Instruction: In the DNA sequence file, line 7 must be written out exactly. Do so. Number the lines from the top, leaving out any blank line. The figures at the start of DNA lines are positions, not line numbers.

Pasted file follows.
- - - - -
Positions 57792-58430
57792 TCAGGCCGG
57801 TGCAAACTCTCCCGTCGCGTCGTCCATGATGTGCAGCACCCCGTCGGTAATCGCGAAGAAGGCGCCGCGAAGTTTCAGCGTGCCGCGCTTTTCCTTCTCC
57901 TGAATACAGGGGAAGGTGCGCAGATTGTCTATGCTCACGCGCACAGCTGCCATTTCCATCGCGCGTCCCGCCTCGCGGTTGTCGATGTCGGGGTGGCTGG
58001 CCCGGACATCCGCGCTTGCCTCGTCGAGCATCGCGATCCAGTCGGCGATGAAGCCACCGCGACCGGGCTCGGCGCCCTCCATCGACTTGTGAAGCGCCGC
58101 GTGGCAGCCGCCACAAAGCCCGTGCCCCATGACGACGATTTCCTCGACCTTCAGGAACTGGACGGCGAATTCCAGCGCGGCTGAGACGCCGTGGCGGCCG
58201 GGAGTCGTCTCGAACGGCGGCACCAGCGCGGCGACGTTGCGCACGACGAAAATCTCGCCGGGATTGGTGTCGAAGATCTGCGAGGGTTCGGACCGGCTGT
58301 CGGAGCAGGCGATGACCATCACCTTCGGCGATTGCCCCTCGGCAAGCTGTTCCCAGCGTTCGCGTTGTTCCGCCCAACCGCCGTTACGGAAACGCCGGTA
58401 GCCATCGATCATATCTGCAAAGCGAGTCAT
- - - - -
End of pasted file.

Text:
58201 GGAGTCGTCTCGAACGGCGGCACCAGCGCGGCGACGTTGCGCACGACGAAAATCTCGCCGGGATTGGTGTCGAAGATCTGCGAGGGTTCGGACCGGCTGT